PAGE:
- Difference Between Stabilized and Unstabilized Chlorine
Stabilized vs. Unstabilized Chlorine. What's the Difference?
With so many different types of chlorine out there, it's hard to make a decision on which one use. Should I use stabilized or unstabilzied chlorine? What are they? What do they mean? And how do I know when it's applicable to my pool and my situation? Does it matter which one I use? The short answer is - yes. The first step we're going to take is understanding the differences.
What Is Stabilized Chlorine?
Stabilized chlorine, as the name implies, contains CYA (cyanuric acid), or stabilizer. So what's that? Well, cyanuric acid helps the chlorine to be more effective for a longer period of time. If you maintain your CYA level at 30 - 50 ppm, you won’t need to add as much chlorine, or as often, as you would with unstabilized chlorine. Stabilized chlorine is great when:
- You need to get chlorine AND stabilizer in your pool.
- After a heavy rain.
- After a new fill.
Once the CYA gets too high, you will need to do a partial drain and refill to decrease the CYA level. It's solution by dilution.
What Is Unstabilized Chlorine?
Unstabilized chlorine is simply chlorine that doesn't have any stabilizer in it. Some types of unstabilized chlorine are liquid chlorine (sodium hypochlorite) and calcium hypochlorite. Unstabilized chlorine is:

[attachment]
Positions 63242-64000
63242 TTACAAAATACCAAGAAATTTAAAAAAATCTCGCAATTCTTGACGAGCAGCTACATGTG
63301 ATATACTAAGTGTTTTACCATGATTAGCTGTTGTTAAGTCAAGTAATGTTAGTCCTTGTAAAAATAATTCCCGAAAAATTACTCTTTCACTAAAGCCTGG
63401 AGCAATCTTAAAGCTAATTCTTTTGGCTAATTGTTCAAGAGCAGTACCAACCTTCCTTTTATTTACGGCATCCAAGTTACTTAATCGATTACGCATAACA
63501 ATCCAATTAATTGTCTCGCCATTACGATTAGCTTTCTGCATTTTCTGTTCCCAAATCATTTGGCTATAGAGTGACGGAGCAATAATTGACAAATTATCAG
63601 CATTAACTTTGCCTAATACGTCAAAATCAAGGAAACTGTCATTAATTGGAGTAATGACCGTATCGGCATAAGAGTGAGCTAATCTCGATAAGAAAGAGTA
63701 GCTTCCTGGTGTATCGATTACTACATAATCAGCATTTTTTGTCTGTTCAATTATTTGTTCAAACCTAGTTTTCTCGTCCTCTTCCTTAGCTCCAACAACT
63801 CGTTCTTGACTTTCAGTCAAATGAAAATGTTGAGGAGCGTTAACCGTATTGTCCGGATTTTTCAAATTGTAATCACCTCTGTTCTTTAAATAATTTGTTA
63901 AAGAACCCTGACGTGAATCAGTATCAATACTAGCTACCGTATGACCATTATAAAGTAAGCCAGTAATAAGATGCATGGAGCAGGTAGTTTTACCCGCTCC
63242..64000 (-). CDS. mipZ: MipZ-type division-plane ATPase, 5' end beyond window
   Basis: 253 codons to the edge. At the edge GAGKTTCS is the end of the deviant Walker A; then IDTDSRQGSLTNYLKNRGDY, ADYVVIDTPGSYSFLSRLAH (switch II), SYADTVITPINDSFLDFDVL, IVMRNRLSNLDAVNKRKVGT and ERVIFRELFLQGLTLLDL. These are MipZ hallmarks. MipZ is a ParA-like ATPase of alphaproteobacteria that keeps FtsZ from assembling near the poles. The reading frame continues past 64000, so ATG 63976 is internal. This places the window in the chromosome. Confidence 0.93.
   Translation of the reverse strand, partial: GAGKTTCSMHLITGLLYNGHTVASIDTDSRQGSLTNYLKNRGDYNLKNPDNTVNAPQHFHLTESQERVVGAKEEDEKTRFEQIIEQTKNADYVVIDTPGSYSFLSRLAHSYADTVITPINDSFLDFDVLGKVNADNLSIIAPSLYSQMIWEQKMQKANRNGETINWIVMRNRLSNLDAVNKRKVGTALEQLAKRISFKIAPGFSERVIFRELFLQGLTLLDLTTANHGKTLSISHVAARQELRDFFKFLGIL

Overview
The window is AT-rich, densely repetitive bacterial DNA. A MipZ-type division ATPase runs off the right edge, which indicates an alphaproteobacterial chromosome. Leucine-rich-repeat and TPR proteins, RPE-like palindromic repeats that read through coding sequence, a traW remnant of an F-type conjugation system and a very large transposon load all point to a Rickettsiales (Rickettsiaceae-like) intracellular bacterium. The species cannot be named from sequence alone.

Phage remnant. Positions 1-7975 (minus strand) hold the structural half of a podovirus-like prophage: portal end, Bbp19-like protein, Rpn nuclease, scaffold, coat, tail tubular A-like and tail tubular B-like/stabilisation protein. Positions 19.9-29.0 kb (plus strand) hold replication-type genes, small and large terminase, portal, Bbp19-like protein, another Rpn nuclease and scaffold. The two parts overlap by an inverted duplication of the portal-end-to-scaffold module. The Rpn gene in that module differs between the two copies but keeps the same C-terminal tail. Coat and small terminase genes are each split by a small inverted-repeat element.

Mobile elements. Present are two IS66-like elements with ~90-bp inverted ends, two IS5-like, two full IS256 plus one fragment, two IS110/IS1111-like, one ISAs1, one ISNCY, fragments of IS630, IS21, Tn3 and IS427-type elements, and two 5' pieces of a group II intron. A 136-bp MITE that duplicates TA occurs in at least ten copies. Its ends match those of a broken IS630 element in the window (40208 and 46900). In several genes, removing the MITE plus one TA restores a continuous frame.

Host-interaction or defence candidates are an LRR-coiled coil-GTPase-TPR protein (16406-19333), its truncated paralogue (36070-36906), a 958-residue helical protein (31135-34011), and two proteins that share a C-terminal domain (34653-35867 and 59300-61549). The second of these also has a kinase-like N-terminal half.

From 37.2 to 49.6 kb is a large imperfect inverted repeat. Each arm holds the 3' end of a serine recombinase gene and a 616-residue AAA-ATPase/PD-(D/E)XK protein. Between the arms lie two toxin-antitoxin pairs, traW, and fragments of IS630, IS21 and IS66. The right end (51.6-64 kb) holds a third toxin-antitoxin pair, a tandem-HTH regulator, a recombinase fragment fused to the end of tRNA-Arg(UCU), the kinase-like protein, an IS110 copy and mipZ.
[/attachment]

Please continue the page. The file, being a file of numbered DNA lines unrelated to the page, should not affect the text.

- For weekly pool maintenance.
- Great for pool shock.
- For indoor and outdoor pools.
- Great when you need to get chlorine in your pool quickly.
You will want to test your chlorine level twice per week and dose your pool to maintain a chlorine level of 2 - 4 ppm. The test kit pool professionals use is the Taylor K-2006.
Should I Use Stabilized or Unstabilized Chlorine?
It really depends on your pool's needs in the moment. Stabilized and unstabilized chlorine are situational. For weekly pool maintenance, dosing your pool, or fighting a green pool, you will want to stick with unstabilized chlorine. You can choose either liquid chlorine or calcium hypochlorite, although I prefer liquid chlorine.
If you have a new pool fill, or maybe a heavy rain and your CYA has bottomed out and you want to get some chlorine and stabilizer in your pool, like, yesterday, then stabilized chlorine is the way to go.
Go Ahead and Make Your Choice
You can use either stabilized or unstabilized chlorine. It's your choice. Both work very well when applied correctly and according to your pool's situational needs in the moment. Both can help you save money and have a crystal clear pool all swimming season.
The big take-away is to not use stabilized chlorine for your sole source of chlorine, whether its stabilized granular chlorine or chlorine tablets. Your CYA will increase, and once it gets too high you will need to do a partial drain and refill. CYA is easy to add to your pool, but a little more difficult, and many times more expensive, to get it out.